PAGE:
This Bloc Party article was written by Simon Carline, a GIGsoup contributor
Remember the mid-noughties? Remember when you couldn’t move in HMV for the copious amounts Indie rock that wore the influences of bands like The Strokes on their sleeves? Remember when NME had a ‘hot new indie band you just have to hear’ on the front cover each week? It was a somewhat saturated genre by the middle of the decade; if you were to have any sort of longevity and stand out amongst the identikit you’d better have something special about you and have more than just the ‘jagged indie’ string to your bow.
Some of those UK bands at the time, like Maximo Park, The Cribs and The Futureheads, have stuck with it and maintained a steady following, never really scaling the initial heights whilst the Arctic Monkeys and, later on, The Maccabees and Foals have grown and grown by constantly evolving. Bloc Party fall somewhere in the middle of those two scenarios.
Silent Alarm (2005)
To be fair to them, Bloc Party were always going to struggle to better their iconic ‘Silent Alarm’ debut. By opening with the massive ‘Like Eating Glass’ they issued a huge statement of intent; indicating that Silent Alarm wasn’t simply a home for the hit singles of ‘Banquet’ and ‘Helicopter’ to sit on. In fact, the vast majority of the album would have been single-worthy as they crafted a calling card that was led by Matt Tong’s often break-neck drumming style, effortlessly shifting between the blistering post-punk indie of those singles and the atmospheric swells of ‘So Here We Are’, ‘Blue Light’ and ‘Compliments’.
A Weekend in the City (2007)
2007 saw the thoughtful and earnest follow up of ‘A Weekend in the City’, an album centred around Kele Okereke’s lyrical content which dealt with the claustrophobia of city-life in London and blended the strengths of their debut with a tinge of electronic elements. Lowering the pace could easily have been a misstep for a band that won fans over with their penchant for the chaotic but thankfully the heightened emotions didn’t lead to a total lack of urgency. The frantic numbers, like ‘The Prayer’ and ‘Hunting For Witches’, showcased why Matt Tong and Gordon Moakes became so well respected as a rhythm section whilst ‘Waiting for the 7:18’ and ‘Sunday’ further displayed their prowess in the Starry-Eyed. It was the dancey-crossover hit of ‘Flux’ that would serve as more of an indicator of where Bloc Party were headed after ‘A Weekend in the City’ though.
The third album, ‘Intimacy’, was announced and released within just 3 days. Predominantly built on the dance elements of ‘Flux’ for the majority of its tracks, ‘Intimacy’ was thought to be led by multi-instrumentalist Gordon Moakes. Inspired and liberated, they blended a Chemical Brothers-esque vibe with what sounded like their noisey take on The Beatles’ ‘Tomorrow Never Knows’ on the opening track ‘Ares’. The noisey and the brash was prominent throughout lead single ‘Mercury’ too as the band delved into using Okereke’s looped vocals as an extra instrument. There were still quieter moments and the odd spikey Guitar line on ‘Intimacy’ but, as hinted at by remix albums of their first two albums, Bloc Party were now more than an Indie band as their experimentation with drum machines and electronic beats came to the fore. For the most part, they pulled it off admirably.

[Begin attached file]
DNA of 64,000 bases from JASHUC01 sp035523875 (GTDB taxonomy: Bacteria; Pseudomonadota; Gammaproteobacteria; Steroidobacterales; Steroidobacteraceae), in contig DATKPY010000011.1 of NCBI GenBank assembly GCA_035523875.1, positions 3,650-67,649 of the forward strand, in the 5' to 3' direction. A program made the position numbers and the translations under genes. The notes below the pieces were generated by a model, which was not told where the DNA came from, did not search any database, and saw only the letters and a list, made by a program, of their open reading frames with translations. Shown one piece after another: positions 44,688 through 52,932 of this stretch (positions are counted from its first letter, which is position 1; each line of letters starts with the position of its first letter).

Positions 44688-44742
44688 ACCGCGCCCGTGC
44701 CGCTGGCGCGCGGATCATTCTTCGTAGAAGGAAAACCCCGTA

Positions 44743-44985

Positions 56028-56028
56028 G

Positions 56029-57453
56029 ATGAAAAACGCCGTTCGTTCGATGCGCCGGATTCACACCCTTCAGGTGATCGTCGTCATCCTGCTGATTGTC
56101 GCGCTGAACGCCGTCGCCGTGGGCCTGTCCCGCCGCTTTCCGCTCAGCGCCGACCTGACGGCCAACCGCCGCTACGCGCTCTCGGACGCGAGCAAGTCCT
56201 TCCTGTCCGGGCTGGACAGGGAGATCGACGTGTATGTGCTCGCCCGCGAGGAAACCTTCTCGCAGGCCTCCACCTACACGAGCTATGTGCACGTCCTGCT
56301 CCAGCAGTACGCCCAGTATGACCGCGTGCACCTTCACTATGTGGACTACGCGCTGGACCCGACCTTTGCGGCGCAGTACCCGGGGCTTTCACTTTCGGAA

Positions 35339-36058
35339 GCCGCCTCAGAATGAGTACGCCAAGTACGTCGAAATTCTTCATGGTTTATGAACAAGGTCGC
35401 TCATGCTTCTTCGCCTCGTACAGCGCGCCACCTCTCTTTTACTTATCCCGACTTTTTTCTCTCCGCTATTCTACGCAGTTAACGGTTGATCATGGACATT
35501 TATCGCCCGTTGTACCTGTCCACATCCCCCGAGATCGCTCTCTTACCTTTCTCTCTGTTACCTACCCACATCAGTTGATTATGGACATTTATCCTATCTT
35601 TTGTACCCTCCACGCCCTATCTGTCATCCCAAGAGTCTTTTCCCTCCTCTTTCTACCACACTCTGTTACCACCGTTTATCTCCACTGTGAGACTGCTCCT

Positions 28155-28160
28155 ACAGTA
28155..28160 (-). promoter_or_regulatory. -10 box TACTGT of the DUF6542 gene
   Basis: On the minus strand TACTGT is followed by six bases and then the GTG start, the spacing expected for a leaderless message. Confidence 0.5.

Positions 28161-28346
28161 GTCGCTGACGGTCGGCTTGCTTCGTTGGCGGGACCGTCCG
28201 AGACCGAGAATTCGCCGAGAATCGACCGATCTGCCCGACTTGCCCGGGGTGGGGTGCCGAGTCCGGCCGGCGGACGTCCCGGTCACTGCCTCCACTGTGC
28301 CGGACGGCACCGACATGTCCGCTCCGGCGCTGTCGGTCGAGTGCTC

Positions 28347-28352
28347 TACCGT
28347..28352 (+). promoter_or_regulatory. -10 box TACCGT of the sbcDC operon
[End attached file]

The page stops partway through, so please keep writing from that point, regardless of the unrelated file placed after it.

Four years passed before Bloc Party followed up ‘Intimacy’, owing mostly to a period of hiatus in which the band fulfilled other interest’s including Okereke’s solo effort, ‘The Boxer’. When they did eventually return with the appropriately titled ‘Four’, it was with slightly mixed results. ‘Four’ saw the band retreat from the use of electronics, deviating back to a sound that was more reminiscent of their debut. As can often happen when bands revert back to a winning formula, there were moments that sounded a touch contrived but it was by no means a disaster. Largely built around the guitar work of Russell Lissack, ‘Four’ found Bloc Party at their heaviest with songs like ‘Kettling’ and the blistering ‘We Are Not Good People’ whilst ‘So He Begins to Lie’ and ‘Octopus’ are perfectly fine examples of what drew people into them initially before they themselves discovered the depths of their talents.
The ability and willingness to cross over genres and styles is part of what has gained Bloc Party the longevity that they’re still enjoying to some degree. The sheer breadth of their musical scope should certainly be commended because, let’s face it, we’re not still talking about Hard-Fi ten years on are we? The days of them writing killer albums from top to bottom are long gone but they will have one mighty fine ‘Best of’ when the time comes.